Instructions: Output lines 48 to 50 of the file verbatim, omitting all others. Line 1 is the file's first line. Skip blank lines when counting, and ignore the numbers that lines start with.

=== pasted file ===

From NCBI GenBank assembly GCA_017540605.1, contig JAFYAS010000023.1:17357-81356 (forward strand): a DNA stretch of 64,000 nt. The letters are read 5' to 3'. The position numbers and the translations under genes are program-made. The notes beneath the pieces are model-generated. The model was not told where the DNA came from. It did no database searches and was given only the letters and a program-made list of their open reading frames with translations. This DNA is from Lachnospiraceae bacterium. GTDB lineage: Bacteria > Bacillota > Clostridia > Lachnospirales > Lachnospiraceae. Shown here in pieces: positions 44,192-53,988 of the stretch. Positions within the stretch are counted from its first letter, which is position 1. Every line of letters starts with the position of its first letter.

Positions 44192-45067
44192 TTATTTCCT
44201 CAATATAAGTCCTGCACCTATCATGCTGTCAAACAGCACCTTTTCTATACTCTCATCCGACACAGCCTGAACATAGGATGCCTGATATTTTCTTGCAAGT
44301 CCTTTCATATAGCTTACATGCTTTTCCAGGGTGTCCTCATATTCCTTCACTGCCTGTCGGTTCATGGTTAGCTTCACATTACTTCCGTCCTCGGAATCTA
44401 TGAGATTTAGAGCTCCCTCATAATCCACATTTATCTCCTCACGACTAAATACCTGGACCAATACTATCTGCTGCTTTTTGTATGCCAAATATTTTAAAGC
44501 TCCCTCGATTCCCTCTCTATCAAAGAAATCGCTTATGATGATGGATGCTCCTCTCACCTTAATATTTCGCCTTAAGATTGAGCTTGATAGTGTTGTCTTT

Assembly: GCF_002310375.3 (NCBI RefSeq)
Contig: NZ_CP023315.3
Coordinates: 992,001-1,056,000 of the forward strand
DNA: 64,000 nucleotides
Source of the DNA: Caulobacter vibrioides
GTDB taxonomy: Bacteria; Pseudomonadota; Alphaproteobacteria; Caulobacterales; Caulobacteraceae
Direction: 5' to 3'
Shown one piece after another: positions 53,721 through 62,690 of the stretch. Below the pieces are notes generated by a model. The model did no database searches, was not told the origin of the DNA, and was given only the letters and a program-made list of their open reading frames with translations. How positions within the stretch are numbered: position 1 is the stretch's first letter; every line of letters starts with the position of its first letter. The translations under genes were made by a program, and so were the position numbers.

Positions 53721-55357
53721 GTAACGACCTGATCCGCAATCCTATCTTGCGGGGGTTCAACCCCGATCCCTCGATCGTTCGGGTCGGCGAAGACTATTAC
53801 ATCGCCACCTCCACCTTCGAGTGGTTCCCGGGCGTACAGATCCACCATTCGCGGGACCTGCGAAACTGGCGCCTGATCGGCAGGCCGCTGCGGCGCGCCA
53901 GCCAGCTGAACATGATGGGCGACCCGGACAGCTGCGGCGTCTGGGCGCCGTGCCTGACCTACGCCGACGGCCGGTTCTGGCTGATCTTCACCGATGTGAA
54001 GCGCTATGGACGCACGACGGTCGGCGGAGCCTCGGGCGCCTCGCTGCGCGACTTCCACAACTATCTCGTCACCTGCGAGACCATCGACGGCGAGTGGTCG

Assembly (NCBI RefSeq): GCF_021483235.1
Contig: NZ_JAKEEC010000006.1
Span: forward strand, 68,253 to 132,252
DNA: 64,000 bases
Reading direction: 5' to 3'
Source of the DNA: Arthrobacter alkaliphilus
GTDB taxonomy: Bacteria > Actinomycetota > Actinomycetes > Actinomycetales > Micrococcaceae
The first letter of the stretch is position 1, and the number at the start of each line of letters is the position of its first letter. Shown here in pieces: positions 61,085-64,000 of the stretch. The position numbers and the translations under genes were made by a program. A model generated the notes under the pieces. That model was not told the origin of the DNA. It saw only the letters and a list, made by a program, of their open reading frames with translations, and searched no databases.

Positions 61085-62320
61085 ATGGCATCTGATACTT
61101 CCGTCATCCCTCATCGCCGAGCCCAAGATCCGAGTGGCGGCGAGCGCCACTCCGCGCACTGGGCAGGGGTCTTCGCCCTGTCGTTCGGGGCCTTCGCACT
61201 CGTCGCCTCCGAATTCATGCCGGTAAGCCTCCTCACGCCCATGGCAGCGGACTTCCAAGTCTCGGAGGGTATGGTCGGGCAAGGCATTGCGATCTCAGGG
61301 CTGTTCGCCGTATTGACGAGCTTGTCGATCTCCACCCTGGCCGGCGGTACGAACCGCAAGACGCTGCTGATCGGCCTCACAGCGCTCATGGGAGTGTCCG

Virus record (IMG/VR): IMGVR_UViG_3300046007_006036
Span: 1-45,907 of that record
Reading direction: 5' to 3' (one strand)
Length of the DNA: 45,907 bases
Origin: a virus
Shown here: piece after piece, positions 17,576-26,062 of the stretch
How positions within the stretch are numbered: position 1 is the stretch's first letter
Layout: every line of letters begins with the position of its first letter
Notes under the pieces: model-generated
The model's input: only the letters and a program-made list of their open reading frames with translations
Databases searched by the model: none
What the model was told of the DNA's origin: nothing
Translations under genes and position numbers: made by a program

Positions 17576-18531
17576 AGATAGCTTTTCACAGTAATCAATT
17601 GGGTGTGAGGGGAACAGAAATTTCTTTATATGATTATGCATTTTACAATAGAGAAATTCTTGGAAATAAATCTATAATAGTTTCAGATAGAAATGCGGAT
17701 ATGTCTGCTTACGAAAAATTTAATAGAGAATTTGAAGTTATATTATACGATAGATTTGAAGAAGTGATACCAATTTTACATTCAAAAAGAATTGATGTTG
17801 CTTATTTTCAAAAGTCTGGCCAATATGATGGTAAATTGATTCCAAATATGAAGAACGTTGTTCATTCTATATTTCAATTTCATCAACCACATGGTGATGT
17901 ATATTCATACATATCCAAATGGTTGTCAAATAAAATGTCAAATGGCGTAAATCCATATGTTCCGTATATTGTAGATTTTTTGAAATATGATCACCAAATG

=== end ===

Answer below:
17576 AGATAGCTTTTCACAGTAATCAATT
17601 GGGTGTGAGGGGAACAGAAATTTCTTTATATGATTATGCATTTTACAATAGAGAAATTCTTGGAAATAAATCTATAATAGTTTCAGATAGAAATGCGGAT
17701 ATGTCTGCTTACGAAAAATTTAATAGAGAATTTGAAGTTATATTATACGATAGATTTGAAGAAGTGATACCAATTTTACATTCAAAAAGAATTGATGTTG